Apple frees Mac OS X Leopard Server to run in virtual machines

Posted:
in macOS edited January 2014
A clause in the license for the latest server edition of Mac OS X will let the software run outside of a fully native environment -- and developers are relishing the prospects of supporting virtual Macs for the first time.



The small but significant extension contained within the new software agreement (PDF) is the first sign that Apple is no longer insistent on a one-to-one ratio for Mac OS licenses to Macs, as it was with Tiger and all previous versions of the operating system. In the updated usage terms, a theoretically unlimited number of licenses can be in use as long as they remain valid.



"You may also Install and use other copies of Mac OS X Server Software on the same Apple-labeled computer," the new clause reads, "provided that you acquire an individual and valid license from Apple for each of these other copies of Mac OS X Server Software."



The agreement does not extend to the regular Leopard client and still requires a full paid license for each virtual machine, a move meant to discourage law-abiding users from running a multi-license copy of Mac OS X on a single computer.



Even with this restriction, the modification is already considered a watershed moment for Apple's efforts in business by its professional customers and those writing virtual machines, including Parallels developer SWSoft. The latter's Director of Corporate Communications, Ben Rudolph, notes that the ability to run one or more extra copies of Mac OS X on an Xserve computer could be a decisive factor for switching some Linux- and Windows-based server environments to the Mac.



Many of these businesses need to separate programs from the main operating system in the event of a malware infection or a crash, or else need a sandbox to test new software without buying an entirely separate computer. This is already commonplace with Virtual PC, VMware, and similar tools on most operating systems, but until now has been impossible with Apple hardware. This will change in the next several months when SWSoft intends to release Parallels with its first instance of Mac OS X virtualization support, Rudolph says.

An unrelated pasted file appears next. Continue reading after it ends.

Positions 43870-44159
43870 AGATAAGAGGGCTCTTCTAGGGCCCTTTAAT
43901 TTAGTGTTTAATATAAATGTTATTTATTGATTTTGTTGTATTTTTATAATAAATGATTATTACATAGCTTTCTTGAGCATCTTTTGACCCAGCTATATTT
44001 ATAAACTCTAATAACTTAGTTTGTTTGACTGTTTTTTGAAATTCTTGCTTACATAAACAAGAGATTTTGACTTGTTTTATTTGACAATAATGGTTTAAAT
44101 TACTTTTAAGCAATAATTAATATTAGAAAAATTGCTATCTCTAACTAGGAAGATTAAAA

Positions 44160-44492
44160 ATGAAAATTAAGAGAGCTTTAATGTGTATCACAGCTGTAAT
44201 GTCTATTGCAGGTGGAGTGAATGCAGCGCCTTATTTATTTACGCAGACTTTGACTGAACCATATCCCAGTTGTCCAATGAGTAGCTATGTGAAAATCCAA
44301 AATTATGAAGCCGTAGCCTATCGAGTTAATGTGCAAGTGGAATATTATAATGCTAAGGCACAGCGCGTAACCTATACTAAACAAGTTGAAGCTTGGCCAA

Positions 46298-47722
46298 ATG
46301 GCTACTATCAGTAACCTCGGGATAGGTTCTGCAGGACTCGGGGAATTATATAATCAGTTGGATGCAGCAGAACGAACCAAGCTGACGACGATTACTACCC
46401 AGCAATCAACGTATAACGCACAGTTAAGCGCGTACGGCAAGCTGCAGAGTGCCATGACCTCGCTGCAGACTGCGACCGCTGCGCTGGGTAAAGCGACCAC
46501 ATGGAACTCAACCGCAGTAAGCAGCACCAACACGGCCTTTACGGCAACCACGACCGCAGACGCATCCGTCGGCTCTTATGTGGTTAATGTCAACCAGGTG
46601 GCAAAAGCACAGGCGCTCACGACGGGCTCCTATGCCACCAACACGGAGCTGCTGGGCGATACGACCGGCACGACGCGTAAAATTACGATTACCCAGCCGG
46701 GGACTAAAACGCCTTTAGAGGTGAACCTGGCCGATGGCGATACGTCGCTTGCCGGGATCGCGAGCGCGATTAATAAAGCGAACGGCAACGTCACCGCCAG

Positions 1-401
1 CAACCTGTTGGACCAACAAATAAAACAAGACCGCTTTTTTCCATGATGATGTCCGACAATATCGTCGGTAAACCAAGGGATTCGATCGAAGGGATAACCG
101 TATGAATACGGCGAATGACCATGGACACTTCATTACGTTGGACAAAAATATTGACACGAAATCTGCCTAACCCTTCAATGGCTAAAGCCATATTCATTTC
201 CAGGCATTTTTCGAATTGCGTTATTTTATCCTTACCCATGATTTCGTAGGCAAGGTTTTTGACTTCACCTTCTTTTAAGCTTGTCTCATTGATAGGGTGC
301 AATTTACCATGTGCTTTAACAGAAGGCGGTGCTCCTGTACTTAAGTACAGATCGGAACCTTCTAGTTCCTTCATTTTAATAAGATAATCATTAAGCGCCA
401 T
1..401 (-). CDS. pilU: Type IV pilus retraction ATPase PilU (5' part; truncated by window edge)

"It is important to note that we?ve already begun the steps necessary to technically enable this new policy and Leopard Server is an important part of our Parallels Server roadmap," he explains. "We know from many of you that the 'holy grail' of Xserves is to run multiple, isolated, near-native instances of OS X Server on the same box, at the same time. Couple that with the ability to run Windows and Linux next to those instances of OS X via Parallels Server, and you?ve just made Xserves even more compelling for enterprises large and small, even non traditional Apple shops."



This has prompted speculation that Apple may be pressured to upgrade its Xserve rackmount system, which (along with the Mac Pro) has largely been left untouched since its debut in August of last year. Each virtual machine consumes a large amount of bandwidth, memory, and processor power, with more cores and memory often directly linked to more simultaneous copies. An eight-core or greater system could be essential to gaining a foothold in a business market that relies more and more on virtual operating systems, according to technology analyst and columnist John Welch.



"Apple doesn't yet make a box that's big enough to be an effective VM server for more than a handful of VMs if they're heavily loaded," Welch warns.
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Comments